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Enclosed spaces remain serious safety hazard for seafarers: InterManager

Enclosed Space Entry remains one of the gravest onboard safety hazards facing seafarers today, Capt. Kuba Szymanski, secretary general of trade association InterManager, reiterated to delegates attending the International Shipowning and Shipmanagement Summit at this year’s London International Shipping Week.

InterManager earlier this year conducted a three-month survey on the issue, he related, receiving data from almost 250 ships representing more than 5,000 seafarers.

Responses showed that the issue was far from solved, he said, with “numerous factors” reported to be contributing to incidence of perfectly healthy crew members setting off to inspect confined spaces aboard ship only never to return.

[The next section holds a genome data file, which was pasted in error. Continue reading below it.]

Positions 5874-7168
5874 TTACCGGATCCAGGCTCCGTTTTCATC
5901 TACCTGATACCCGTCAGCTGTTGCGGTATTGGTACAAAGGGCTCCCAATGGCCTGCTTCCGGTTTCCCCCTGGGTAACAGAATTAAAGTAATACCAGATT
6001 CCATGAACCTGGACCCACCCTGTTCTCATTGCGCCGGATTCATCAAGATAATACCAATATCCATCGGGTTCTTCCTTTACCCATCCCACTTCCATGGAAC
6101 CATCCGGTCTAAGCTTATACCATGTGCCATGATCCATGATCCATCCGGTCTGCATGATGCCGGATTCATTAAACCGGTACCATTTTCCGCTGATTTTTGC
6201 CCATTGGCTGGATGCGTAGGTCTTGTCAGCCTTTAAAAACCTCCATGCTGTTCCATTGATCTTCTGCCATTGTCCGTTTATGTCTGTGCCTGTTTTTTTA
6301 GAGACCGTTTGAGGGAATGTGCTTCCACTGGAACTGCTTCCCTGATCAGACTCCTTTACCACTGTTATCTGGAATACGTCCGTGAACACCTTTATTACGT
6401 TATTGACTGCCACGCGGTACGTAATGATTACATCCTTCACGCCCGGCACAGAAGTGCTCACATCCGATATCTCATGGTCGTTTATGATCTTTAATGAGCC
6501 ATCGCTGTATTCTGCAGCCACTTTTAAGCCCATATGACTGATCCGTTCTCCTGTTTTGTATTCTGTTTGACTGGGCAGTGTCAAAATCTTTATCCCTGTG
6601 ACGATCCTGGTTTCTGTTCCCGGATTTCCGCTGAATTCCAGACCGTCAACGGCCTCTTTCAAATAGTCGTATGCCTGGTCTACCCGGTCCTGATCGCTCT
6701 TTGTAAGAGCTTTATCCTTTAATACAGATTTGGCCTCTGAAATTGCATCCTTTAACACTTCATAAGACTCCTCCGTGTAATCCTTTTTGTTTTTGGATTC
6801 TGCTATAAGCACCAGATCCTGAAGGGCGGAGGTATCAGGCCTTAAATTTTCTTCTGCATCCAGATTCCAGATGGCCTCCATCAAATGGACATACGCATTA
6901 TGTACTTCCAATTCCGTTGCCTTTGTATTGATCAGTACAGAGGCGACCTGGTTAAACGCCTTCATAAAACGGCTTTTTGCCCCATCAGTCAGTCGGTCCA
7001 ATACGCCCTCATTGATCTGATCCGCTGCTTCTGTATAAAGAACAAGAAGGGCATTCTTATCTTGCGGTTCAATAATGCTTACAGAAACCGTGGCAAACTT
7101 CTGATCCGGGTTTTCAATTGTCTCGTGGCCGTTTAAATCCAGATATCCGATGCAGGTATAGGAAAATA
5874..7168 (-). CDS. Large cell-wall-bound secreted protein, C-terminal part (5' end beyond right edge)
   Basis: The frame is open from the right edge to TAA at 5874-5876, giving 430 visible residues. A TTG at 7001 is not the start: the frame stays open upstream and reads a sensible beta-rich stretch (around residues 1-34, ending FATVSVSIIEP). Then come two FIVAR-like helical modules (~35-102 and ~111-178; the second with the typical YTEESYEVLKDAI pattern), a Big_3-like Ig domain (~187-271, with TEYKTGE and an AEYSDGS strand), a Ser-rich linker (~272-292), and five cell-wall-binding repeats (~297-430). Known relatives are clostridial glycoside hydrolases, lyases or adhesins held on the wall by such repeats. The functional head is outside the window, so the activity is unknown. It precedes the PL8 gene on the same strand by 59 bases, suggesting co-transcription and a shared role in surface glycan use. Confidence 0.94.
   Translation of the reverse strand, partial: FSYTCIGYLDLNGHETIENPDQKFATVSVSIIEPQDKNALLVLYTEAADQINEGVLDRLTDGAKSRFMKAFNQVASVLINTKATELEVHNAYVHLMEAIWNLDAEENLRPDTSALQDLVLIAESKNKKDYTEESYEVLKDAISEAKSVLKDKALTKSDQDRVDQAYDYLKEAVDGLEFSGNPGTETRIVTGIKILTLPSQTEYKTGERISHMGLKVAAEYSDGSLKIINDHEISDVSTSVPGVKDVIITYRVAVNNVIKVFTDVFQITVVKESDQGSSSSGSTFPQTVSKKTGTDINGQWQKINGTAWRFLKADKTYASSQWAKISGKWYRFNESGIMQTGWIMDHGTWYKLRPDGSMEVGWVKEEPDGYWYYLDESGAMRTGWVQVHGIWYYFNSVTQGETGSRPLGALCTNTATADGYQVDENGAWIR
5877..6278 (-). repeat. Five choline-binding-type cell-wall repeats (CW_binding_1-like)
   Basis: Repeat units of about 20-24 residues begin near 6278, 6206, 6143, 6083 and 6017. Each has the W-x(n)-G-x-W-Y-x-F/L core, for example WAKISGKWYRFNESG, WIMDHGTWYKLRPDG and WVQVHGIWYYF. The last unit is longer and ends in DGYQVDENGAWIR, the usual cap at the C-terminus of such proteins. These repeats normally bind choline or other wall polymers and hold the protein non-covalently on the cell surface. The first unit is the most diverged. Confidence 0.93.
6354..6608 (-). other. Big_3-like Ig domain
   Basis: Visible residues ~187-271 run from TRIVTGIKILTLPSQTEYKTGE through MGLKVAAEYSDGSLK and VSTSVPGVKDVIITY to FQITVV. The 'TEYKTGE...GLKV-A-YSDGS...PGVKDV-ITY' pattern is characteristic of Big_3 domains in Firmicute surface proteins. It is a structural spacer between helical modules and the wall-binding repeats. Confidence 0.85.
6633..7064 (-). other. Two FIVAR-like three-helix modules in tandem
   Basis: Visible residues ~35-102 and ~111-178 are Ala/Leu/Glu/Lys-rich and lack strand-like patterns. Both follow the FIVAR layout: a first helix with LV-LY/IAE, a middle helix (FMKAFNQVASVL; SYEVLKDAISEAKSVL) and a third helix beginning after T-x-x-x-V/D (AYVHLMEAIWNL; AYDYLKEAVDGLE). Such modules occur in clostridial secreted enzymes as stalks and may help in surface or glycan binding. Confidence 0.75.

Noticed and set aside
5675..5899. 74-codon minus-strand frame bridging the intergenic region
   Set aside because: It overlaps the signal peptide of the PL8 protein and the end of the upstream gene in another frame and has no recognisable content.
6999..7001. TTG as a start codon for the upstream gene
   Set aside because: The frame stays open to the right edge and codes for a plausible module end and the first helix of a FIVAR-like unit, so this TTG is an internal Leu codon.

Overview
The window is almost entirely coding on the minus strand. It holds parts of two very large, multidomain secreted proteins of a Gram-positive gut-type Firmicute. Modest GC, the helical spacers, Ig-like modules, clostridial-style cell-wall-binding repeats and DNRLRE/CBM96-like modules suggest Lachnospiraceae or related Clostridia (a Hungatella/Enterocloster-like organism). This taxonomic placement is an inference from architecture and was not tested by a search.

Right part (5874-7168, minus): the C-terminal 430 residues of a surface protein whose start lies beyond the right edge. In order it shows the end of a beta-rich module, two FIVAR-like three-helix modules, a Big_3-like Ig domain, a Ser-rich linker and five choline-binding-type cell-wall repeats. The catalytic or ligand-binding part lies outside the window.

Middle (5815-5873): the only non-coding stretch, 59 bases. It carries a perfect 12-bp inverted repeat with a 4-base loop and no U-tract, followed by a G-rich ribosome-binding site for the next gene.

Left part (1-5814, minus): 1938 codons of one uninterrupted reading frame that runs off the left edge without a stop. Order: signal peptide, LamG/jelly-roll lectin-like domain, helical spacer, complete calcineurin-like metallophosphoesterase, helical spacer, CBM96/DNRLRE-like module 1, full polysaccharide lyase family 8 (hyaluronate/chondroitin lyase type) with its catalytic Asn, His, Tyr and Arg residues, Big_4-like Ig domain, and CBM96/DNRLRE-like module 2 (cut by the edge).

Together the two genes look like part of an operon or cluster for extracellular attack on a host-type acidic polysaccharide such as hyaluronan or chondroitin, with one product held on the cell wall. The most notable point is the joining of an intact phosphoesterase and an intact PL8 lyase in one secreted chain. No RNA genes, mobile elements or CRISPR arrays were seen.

Szymanski pointed to safety culture failures, both ashore and onboard, in allowing such dangerous missions to take place, as well as ship design features themselves such as L-shaped tanks with only one probe located near the entrance which couldn’t determine the entire space was gas free.

InterManager will now continue its campaign to highlight the issue, he said, seeking to involve other industry stakeholders as well.

Meanwhile Szymanski showed enthusiasm for a new gas-freeing solution aiming to reduce enclosed space risk that was presented on Tuesday.